What’s new in Google Data Studio

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Data mixing may as well be a craze for the dance, as the capability is very popular among analytical solutions. Solution providers are refining their data import capabilities to provide analysts with more creative options for their data models.

Over the past few months, Google has refined Data Studio to provide better blending capability and more flexibility in combining data. In February, the Data Merge feature was expanded, enhancing the Data Source Selector updates made last fall. All of this makes the usability of data attached to the platform more intuitive.



Start with connectors to know where the data is coming from

Understanding the value of data fusion begins with appreciating connectors, a plug-in extension that enables solutions to share data.

Google has a library of connectors that users can select. Twenty-two connectors integrate with other Google cloud services, such as Google Ads, Firebase, Google Analytics, and Big Query. There are also connectors for other platforms such as Amazon Redshift and Microsoft SQL Server, both of which were released in beta this year. Third-party vendors like Supermetrics have developed connectors for other data platforms where an API is available. As a result, there are a wide variety of data sources available for import, ranging from Twitter ads to Reddit.

When signed in to a Data Studio account, you can select a connector and then choose tables through the connectors using the data merge option in the data picker.

You can view the added connectors in your Data Studio report. The view also shows who owns the connector and when it was last accessed.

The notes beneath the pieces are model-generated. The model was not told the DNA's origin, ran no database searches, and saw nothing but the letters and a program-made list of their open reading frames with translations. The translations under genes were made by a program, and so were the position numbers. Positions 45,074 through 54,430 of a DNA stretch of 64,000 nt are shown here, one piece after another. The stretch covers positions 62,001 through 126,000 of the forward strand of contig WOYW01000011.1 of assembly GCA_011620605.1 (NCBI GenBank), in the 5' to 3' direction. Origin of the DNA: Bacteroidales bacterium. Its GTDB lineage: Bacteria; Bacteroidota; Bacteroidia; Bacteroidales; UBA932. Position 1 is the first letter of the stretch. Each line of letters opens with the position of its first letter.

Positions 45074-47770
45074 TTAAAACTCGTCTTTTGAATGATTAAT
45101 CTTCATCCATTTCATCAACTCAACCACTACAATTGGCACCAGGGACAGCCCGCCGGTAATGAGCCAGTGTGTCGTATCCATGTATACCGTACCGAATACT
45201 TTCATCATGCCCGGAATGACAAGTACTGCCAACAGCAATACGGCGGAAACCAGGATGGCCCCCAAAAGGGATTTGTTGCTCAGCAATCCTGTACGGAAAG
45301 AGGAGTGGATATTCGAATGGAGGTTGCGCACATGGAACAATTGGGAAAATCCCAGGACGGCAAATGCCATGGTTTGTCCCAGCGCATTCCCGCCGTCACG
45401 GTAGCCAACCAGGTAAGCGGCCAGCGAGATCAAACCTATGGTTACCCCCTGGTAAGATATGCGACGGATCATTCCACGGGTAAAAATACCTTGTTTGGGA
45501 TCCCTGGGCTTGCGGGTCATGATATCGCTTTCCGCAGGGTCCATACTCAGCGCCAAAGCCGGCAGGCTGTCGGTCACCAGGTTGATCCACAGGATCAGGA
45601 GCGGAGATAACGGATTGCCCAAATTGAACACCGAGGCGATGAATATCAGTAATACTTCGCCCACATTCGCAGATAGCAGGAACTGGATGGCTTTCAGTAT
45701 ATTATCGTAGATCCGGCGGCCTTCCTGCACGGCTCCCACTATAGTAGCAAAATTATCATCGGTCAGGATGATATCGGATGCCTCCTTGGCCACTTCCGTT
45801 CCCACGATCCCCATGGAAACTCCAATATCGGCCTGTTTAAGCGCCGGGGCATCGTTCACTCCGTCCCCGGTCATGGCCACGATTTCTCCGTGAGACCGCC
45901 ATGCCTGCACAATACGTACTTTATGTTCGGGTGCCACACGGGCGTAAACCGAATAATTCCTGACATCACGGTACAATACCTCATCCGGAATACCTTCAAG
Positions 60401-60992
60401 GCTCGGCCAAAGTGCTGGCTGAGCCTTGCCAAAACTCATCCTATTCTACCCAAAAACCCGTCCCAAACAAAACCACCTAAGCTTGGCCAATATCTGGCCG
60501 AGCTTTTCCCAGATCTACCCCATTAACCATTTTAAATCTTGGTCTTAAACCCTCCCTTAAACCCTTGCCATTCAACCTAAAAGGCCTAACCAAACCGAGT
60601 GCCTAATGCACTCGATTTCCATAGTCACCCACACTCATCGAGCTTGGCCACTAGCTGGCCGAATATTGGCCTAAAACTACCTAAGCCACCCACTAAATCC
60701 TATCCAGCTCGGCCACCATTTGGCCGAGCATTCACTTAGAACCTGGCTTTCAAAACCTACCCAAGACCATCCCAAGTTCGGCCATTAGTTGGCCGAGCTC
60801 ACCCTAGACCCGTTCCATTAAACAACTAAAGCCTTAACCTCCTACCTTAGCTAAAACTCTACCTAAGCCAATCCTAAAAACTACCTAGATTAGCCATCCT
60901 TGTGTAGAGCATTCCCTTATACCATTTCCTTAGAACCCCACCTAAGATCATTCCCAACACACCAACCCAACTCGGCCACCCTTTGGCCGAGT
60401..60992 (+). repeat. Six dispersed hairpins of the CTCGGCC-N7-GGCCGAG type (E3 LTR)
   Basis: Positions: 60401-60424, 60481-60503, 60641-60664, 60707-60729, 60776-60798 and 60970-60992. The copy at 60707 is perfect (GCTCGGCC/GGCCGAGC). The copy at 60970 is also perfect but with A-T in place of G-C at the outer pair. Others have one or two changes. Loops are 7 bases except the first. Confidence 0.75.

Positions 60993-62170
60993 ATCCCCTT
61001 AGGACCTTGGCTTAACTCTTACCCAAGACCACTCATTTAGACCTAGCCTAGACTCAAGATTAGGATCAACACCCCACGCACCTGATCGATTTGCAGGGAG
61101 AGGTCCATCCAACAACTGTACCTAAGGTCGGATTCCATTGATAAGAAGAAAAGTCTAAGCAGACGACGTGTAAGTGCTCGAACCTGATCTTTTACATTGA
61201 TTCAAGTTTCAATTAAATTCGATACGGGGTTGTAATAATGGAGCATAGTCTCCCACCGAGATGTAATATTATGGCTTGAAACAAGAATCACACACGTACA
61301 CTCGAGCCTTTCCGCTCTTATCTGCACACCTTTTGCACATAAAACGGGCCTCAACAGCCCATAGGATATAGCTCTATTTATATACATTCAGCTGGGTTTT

google data studio connector

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Where joins can participate

The updated data source selector introduced more configuration options for joins. Joins are the connection of fields between tables. A join condition is one or more fields that are found in each table and are used to link the records of these tables together.

Join conditions are the type of join you would see for SQL, Python, or any other language query data. Originally only a left join was available. Now, the data merge function has five choices: a cross join, an inner join, and three outer join operators. The three outer joins include the previously available left outer join, a right outer join, and a full outer join. Each will match tables based on the left table, right table, and both tables, respectively.

Google refers to the resulting table that contains the combined fields of a data smoothing as smoothing in its support docs. Smoothing represents the output of a data join. By default, data merging is a left outer join arrangement in which the primary source, which is on the left, is added to a secondary source, which is on the right. Together they form a shuffled array of data.

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Reliable centralized platform

Another advantage of Google Data Studio is the simplicity of key tables.

Usually, in queries like SQL, a joint key is needed to be able to fetch data from separate tables. Google Data Studio does not require a key once data is imported through a connector.

A downside of Google Data Studio’s merge feature is that the non-query syntax is easily visible to verify a request. In SQL you can see how rows and columns join tables in query syntax. By ignoring the joins, the analysis can become difficult to inspect if the right data is gathered. It’s also hard to see how this data is treated as NULL or N/A once the tables are combined; many programming languages ​​and platforms treat missing data differently in a result. Many repositories such as data world will allow you to preview potential SQL syntax that represents a potential combination of data. Merging data can be complex when multiple tables and different combinations of fields are needed.

Despite some complexity, the latest data fusion features in Google Data Studio will help analysts quickly identify the best way to use data for reporting and decision making. It provides a reliable centralized platform for developing robust visualizations and analyzes from a variety of data.

Pierre DeBois is the founder of Zimana, a digital analytics consultancy for small businesses. It reviews data from web analytics and social media dashboard solutions and then provides recommendations and web development actions that improve marketing strategy and business profitability.

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